Some advice to transfer computer connection

stoute_aap, Nov 18, 6:53am
Hi, I have a computer in our living room. Its a satellite broadband modem IPSTAR. We have a double garage and I am thinking to use it as an office so I would like to set up an additional computer in there with (and here it comes) an internet connection! How do I. divide the signal and let it go also to the garage! Any help appreciated :-)

kevin16, Nov 18, 7:41am
how far away is it!
you can use the usb port to one next to modem!,.
or get a router with wireless, (you might want to think about wireless instead of cables),
any help!

skull, Nov 18, 8:15am
I have internet in my garage, I have a wireless router in the house, the garage is tin so no reception inside the garage. I poked a hole in the side of the garage closest to the wireless router (about 10 meters and a pane of glass) and shoved an aerial out the hole and ran a cable from the aerial to the computer. Got the aerial and cable from Jaycar, had to purchase an additional adaptor for one end of the cable too so check it screws together before you skip out of the shop. It works perfectly fine and fast enough for almost anything you want to do with running a business. If you are looking for high definition porn in the garage you may struggle.

owene, Nov 18, 9:31am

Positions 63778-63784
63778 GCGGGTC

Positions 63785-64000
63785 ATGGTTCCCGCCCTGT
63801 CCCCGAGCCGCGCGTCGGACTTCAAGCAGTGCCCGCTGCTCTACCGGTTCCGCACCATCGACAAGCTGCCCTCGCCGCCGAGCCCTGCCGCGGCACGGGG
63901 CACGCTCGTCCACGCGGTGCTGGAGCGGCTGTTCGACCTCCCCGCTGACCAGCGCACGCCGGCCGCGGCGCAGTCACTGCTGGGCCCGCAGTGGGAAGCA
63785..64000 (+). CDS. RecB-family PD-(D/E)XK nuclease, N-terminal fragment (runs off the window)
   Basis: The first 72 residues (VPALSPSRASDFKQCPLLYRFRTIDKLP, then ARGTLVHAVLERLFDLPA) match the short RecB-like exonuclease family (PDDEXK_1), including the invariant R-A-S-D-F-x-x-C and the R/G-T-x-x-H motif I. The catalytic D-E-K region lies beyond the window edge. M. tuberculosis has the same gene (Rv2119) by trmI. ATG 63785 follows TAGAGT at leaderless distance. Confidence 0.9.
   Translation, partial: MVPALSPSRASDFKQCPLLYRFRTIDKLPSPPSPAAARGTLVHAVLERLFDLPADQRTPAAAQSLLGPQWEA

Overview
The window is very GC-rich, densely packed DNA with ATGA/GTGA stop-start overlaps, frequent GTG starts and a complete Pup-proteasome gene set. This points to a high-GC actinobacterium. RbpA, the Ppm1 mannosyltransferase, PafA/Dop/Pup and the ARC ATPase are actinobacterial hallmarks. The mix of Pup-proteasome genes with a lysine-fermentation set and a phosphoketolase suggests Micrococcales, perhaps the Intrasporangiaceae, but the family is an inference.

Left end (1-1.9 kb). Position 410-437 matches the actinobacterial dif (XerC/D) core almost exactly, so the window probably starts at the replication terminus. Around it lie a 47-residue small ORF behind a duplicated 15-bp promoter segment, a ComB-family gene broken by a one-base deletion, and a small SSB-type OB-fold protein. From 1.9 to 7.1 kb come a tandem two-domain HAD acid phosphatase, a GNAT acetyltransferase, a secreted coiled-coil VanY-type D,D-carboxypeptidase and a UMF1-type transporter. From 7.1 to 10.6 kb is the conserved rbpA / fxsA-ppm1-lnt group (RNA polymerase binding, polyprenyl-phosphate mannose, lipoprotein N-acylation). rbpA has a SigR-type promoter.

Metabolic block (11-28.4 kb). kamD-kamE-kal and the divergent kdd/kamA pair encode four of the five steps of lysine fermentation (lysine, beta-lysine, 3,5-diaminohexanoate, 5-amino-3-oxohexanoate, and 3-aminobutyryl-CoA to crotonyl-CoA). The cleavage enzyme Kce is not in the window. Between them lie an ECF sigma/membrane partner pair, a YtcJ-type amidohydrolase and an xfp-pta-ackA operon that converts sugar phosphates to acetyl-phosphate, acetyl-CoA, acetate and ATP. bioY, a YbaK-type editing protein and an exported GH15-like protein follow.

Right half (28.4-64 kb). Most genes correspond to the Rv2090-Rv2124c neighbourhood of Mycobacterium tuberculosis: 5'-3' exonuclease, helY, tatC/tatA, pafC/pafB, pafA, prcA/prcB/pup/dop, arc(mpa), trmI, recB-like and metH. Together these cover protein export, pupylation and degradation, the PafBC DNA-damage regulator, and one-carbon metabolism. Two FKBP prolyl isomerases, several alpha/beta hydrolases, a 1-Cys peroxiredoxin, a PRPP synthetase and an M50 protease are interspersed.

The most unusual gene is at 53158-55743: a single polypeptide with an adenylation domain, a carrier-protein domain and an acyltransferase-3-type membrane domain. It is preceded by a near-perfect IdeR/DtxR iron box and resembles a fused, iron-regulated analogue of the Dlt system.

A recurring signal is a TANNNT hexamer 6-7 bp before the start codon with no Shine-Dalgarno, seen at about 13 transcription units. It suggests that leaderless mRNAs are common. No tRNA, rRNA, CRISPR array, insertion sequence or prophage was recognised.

You must have an existing router (the box that connects to your filter on the phone line). How many holes (ports) on it marked 'LAN' are un-used!

kevin16, Nov 18, 10:24am

owene, Nov 18, 10:44am
OK, seems your router has ONE ethernet port. Go out and buy a cheap switch eg!p=416825 and three ethernet cables. One short one plugs into the existing router and into the new switch (any port). The second plugs into the new switch and into number one PC. The third plugs into the new switch and into number two PC. Then come back here and we'll help you configure it all.

stoute_aap, Nov 18, 6:27pm
Hey awesome for the replies, am not that pc savy when it comes to this sort of thing, the garage is about 5 mtres away. I thought about wireless but I did not know how to go about that. I will have a look at the links everyone provided. Does the computer at the other end need anything done to it to receive the wireless signal!

stoute_aap, Nov 18, 6:34pm
Yep thats the one!

skin1235, Nov 18, 6:38pm
fear not, the signal does not need 'splitting', your system is well capable of 'sharing' the signal